The final goal from the 2008 Blueprint was the development of genomic capabilities that enable parentage and identity verification (traceability). This goal has largely been achieved because several technologies and strategies are available that can be used to genotype a few dozen to a few thousand genetic markers to permit parentage or population assignments. However, genotyping is still too expensive to implement widely because the value of individuals, and the parentage information that results, do not justify the cost.

Clearly, animal genomics has come a long way in the quest for efficient genome-enabled selection, as evidenced by nationwide genotyping of commercial cattle (Figure 4), realizing increased genetic gains through genomic selection of pigs (Figures 5, 6), export of genome selected poultry (Figure 7) and increased selection accuracy in rainbow trout (Figure 8).


Figure 4. Locations of 521,645 genotyped animals. Figure provided by of Dan Moser, American Angus Association.


Figure 5. The Porcine Genetic Improvement in US Dollars index shows the genetic gain achieved in the nucleus hers of the Pig Improvement Company (PIC). The index shows the genetic gain achieved in the porcine nucleus herds of PIC, the world’s largest porcine breeding company. It measures the marginal economic value of improvement in customer profitability. A greater increase (>35% long term) in the rate of change in genetic gain as a direct result of implementing genomic selection has been achieved. Reproduced as a courtesy from Ernst Van Orsouw from the Genus Annual Report 2015 (p. 16,


Figure 6. Genetic improvement in a nucleus herd translates into visible gains on commercial farms. Reproduced as a courtesy from Ernst Van Orsouw from the Genus 2018 investor presentation (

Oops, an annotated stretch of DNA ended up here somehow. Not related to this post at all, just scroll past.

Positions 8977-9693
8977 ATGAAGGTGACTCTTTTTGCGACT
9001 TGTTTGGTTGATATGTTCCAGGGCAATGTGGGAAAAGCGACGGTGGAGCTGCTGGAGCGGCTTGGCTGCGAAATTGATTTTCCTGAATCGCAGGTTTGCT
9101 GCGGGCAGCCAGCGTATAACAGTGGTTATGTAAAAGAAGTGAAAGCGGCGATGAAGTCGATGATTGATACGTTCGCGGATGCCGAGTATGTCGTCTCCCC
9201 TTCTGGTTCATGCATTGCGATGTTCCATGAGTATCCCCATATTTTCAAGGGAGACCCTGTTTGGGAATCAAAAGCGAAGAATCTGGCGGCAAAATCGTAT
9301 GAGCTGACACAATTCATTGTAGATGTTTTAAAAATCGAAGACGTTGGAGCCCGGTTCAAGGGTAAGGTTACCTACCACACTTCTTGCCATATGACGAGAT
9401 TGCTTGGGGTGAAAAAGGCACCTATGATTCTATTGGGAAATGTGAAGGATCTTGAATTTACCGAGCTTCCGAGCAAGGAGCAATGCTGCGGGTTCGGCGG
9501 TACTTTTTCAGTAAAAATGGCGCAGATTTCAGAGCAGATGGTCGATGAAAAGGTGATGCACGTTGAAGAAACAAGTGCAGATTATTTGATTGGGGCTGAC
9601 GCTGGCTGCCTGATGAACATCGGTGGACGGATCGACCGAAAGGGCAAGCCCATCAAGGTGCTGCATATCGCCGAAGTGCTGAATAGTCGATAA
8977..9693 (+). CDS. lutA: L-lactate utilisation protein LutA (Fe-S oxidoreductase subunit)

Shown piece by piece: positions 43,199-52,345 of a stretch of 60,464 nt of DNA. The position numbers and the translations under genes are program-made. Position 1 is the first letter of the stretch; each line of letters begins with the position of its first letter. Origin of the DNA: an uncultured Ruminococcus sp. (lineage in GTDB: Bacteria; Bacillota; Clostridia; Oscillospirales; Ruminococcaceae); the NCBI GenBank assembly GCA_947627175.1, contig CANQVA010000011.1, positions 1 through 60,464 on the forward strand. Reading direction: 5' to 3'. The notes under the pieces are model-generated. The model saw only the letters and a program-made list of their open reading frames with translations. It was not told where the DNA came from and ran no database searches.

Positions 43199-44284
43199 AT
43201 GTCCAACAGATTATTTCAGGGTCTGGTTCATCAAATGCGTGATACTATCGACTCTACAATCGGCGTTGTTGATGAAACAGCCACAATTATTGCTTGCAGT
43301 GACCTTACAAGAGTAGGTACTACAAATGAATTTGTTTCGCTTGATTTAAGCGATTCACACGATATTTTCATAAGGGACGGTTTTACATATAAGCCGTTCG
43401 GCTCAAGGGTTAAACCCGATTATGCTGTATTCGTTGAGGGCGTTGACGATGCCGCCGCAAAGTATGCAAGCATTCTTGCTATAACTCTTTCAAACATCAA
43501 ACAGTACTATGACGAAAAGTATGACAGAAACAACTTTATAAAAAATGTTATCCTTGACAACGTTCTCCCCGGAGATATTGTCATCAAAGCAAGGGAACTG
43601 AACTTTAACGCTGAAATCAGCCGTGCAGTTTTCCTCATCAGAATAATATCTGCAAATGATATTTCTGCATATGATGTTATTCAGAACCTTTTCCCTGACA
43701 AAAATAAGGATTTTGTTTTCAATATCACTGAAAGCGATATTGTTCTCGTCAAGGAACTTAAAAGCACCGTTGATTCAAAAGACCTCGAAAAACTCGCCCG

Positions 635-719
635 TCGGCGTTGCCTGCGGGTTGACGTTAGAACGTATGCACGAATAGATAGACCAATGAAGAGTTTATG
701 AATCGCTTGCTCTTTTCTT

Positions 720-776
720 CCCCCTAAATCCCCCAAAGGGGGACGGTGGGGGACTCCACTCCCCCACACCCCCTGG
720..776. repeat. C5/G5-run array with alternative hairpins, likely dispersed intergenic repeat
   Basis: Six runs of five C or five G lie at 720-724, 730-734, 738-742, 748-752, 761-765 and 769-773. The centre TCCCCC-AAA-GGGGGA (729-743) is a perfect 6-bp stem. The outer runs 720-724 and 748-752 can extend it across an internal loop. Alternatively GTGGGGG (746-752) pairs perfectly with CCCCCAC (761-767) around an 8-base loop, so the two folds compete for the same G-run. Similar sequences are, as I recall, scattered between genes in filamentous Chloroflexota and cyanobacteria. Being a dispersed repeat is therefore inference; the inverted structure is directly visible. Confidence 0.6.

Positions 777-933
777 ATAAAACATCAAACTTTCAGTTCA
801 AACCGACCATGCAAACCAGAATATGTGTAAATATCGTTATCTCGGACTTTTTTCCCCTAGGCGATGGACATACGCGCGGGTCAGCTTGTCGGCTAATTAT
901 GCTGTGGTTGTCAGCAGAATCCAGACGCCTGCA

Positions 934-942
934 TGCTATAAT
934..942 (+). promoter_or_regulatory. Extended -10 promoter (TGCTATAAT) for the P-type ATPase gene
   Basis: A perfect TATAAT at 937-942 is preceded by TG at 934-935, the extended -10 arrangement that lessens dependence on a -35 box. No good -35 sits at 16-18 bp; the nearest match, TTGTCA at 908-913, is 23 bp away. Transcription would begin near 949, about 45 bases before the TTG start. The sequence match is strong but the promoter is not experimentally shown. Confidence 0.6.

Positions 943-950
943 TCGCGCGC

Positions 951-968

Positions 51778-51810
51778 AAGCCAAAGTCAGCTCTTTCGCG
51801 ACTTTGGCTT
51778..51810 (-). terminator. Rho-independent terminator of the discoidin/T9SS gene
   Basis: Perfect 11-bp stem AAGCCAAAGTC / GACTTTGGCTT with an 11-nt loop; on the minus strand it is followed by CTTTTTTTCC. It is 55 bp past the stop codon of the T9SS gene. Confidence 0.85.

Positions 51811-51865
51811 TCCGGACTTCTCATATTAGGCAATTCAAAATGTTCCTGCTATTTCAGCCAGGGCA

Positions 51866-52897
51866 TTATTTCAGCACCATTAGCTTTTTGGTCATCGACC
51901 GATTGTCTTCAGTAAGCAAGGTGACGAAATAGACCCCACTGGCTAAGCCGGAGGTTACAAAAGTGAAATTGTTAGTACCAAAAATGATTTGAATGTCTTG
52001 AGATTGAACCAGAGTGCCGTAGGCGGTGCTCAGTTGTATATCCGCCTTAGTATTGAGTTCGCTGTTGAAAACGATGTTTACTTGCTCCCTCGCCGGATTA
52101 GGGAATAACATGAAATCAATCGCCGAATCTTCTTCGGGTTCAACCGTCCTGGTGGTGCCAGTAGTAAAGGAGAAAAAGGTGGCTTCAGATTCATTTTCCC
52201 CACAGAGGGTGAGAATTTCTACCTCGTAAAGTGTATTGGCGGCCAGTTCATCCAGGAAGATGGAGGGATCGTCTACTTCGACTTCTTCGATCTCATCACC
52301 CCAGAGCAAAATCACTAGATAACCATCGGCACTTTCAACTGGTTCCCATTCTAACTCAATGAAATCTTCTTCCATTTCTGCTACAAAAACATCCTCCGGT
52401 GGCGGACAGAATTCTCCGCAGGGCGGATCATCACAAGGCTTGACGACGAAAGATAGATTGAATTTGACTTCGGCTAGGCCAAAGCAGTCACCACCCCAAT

Figure 7. U.S. poultry companies export genome-selected poultry breeding stock to 110 countries (


Figure 8. Genomic selection in rainbow trout doubles selection accuracy in a single generation compared with traditional pedigree-based predictions. This figure is reproduced and modified from Additional file 2 of Figure S1 in Vallejo and Leeds (2017).

Optimizing Animal Production Through Precision Breeding and Management


Genome-based analyses that increase knowledge of the genetic basis of production traits will lead to the development of new technologies that optimize animal breeding strategies and inform management decisions to realize the maximum production potential of animals across environments.

Current State of the Art

The primary use of genome-enabled technologies is the identification of large numbers of single nucleotide polymorphism markers that represent genetic diversity at the molecular level. These are associated with economically important traits. High-throughput platforms for genotyping large numbers of these markers in a single assay has led to their widespread use in research that seeks to determine the genetic basis of traits and improve predictions of performance in offspring.